If anyone spots someone with his head in the sand this weekend it could well be a Garmin or TomTom exec.


Darren Griffin - Editor

 
Posted by MaFt on Thu May 21, 2009 10:50 am Reply with quote

yes, the US government have supported it since 2000. tomtom offer support to their customers too and we all know what THAT means...!! broken promises, delays, faults, bugs...!

MaFt


MaFt®

 
Posted by Pocketgps on Thu May 21, 2009 2:25 pm Reply with quote

I can't see the US Forces going without full coverage.

Think the main problem with the existing sats is the fuel needed for orbit station keeping is running low in some of them Crying or Very sad

Having said that, there are lots of other sats that should have quite years ago and still continue to function.


 
Posted by G1LIW on Thu May 21, 2009 2:45 pm Reply with quote

It's would appear that it's not just the likes of the CEs of Garmin and TT et al that are burying their heads in the sand...

The bigger problem is not the personal satnav market, it's the commercial satnav market. Ever since the GPS system was opened up for civilian usage, all manner of uses have surfaced - including most importantly the use by commercial aircraft and shipping of GPS navigation systems.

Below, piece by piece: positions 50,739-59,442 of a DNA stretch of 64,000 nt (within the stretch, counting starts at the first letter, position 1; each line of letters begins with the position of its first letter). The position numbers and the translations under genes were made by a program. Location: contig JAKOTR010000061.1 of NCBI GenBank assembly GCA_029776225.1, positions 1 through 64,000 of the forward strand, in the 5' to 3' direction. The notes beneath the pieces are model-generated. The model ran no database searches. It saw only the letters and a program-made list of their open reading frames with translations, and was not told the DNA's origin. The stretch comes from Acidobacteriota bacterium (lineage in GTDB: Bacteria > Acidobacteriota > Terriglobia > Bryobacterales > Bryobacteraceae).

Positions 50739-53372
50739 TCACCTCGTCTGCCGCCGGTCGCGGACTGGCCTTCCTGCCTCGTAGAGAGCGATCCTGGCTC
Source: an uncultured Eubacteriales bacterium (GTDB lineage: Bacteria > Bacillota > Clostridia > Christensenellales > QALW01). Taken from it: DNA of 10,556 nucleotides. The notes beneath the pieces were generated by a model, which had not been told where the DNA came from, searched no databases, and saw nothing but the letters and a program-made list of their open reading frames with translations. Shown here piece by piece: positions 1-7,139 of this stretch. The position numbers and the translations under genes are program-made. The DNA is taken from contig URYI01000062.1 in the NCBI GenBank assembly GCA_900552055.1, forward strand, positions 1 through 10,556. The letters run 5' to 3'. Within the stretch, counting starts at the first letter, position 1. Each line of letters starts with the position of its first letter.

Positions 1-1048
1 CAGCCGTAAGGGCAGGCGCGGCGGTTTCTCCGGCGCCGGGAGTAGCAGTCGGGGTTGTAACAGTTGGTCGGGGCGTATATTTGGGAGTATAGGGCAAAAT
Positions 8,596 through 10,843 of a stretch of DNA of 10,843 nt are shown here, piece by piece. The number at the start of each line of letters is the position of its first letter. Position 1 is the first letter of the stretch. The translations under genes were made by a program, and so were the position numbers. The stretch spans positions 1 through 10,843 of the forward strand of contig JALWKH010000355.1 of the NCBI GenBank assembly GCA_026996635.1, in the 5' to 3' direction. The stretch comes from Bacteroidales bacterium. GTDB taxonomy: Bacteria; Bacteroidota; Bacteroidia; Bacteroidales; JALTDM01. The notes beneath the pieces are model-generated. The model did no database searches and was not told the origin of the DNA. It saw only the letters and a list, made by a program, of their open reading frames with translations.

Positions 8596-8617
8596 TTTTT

This is an aspect that I suspect the USG hasn't fully thought through - the USG could well find itself lumbered with all manner of lawsuits for not maintaining an "essential safety product", for example!


Roger, G1LIW
Samsung Galaxy Note 3 Android Smartphone | SatNav Sygic for Android | Waze for Android | CamerAlert for Android | Blog http://rogersblant.blogspot.com/

 
Posted by Arimus on Tue May 26, 2009 3:05 pm Reply with quote

GPS should never operate as the sole navigational data input source into any safety critical system, all GPS can be and should ever be is an aid not a definitive answer. Too many conditions both man-made and natural can cause the GPS signal to degrade for it to be classed as a safety system...


--<br>
Users a like a virus, each one causing a thousand tiny crises until the host finally dies.

51:35:00N 03:13:36W

 
Posted by Arimus on Tue Jun 02, 2009 1:23 pm Reply with quote

(Ok; I'm replying to myself but this is some more info I've just worked on).

Taking the information from ftp://tycho.usno.navy.mil/pub/gps/gpsb2.txt and removing all the PRN's prior to 1997 (so 10 satellites) from the constellation and using Trimble's planning software for my location (Caerphilly) and today's date and almanacs:

1 hr 10 minutes with < 4 satellites, compared with just 20 minutes if the full constellation is operational.

Not brilliant but not too poor - and at no period would we lose total coverage, 3 sat's is enough for fairly accurate 2d fix.


--<br>
Users a like a virus, each one causing a thousand tiny crises until the host finally dies.

51:35:00N 03:13:36W